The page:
I’ve lost count of the number of times that people who “know” Africa have told me they don’t do Kenya. “Too busy darling. Daphne told me at dinner it’s simply overrun these days.” As I smile and nod, secretly I think “Poor you.”
Yes, it’s true. You can buy a package holiday from Britain, Germany, and most probably Italy to Mombasa. Yes, there are lodges in certain national parks that are a touch “mass market”. So why do “all” these people keep coming to Kenya, even the experienced safari-goers, the ones who’ve done hundreds of luxury safaris? Because it’s utterly wonderful.
If you’ve explored Kenya as much as we have, you know what to avoid, and where to go. East African beaches are glorious, a fraction of the price of the Caribbean, and wonderfully warm in October when the much of the rest of the world’s sandy shores are shivering under a monsoon. And safari: do all those people who say safari in the Masai Mara’s been “done” never stop to think why so many wildlife documentaries are filmed there, why people travel across the world to spend a few days there and why more than one wildlife expert would choose to do their very last safari there? Could it be because the game viewing’s some of the best in Africa? And let’s be realistic. The best in Africa really means the best in the world.
I love Kenya. I adore the Mara. I’ve probably been on safari to 30 or 40 game reserves (and that’s not counting some of the privately-owned tiddlers that count themselves as a “reserve”) and I still adore the Masai Mara. If you think it’s busy, fair enough- head to the utter wilderness of a walking safari in Zambia, the exclusive privacy of Botswana or the remoteness of western Tanzania. But if you want to see the Masai Mara’s ravishing rolling landscape, and the vast volumes of game it at their best, steer clear of the wildebeest migration and the busy season, and go when the cognoscenti go. Pick June, pick January, or pack your raincoat and pick April, May or November. Who cares if you get a bit wet? You’ll have amazing photos with spectacular light under looming atmospheric rain clouds, and best of all, parts of the world’s finest game reserve to yourself. An April guest at Governor’s Camp (smack bang in one of the Masai Mara’s best game viewing areas) stayed with just nine other guests in a camp which has around 30 tents, and a staff to guest ratio of 3:1.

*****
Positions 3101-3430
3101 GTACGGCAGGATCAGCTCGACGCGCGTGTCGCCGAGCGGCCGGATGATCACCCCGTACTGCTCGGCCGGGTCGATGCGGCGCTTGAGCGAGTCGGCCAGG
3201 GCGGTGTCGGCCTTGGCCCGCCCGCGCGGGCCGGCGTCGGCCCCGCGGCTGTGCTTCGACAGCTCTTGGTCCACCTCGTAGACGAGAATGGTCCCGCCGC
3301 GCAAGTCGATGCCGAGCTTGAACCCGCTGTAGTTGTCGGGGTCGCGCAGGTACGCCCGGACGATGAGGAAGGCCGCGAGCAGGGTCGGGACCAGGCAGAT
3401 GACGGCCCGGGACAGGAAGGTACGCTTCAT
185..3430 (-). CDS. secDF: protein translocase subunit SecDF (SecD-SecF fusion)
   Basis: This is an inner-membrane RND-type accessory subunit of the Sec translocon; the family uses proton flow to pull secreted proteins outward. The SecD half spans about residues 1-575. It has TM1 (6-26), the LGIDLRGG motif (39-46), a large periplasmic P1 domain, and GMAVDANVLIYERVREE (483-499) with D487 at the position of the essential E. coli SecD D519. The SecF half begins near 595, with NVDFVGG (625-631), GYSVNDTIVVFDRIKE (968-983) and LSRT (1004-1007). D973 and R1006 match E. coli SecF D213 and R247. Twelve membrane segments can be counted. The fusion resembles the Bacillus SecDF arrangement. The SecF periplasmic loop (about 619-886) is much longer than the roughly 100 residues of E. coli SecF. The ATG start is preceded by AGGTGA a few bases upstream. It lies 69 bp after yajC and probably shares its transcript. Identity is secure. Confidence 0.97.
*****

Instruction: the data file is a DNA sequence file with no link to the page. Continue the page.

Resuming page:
And that’s just the Mara. What about safari in Laikipia, Meru, the Matthews Mountains and Lake Turkana (bet Daphne from the dinner party didn’t go there)? So, for anyone who thinks Kenya’s overrun, that’s OK- I’ll keep her best bits for me.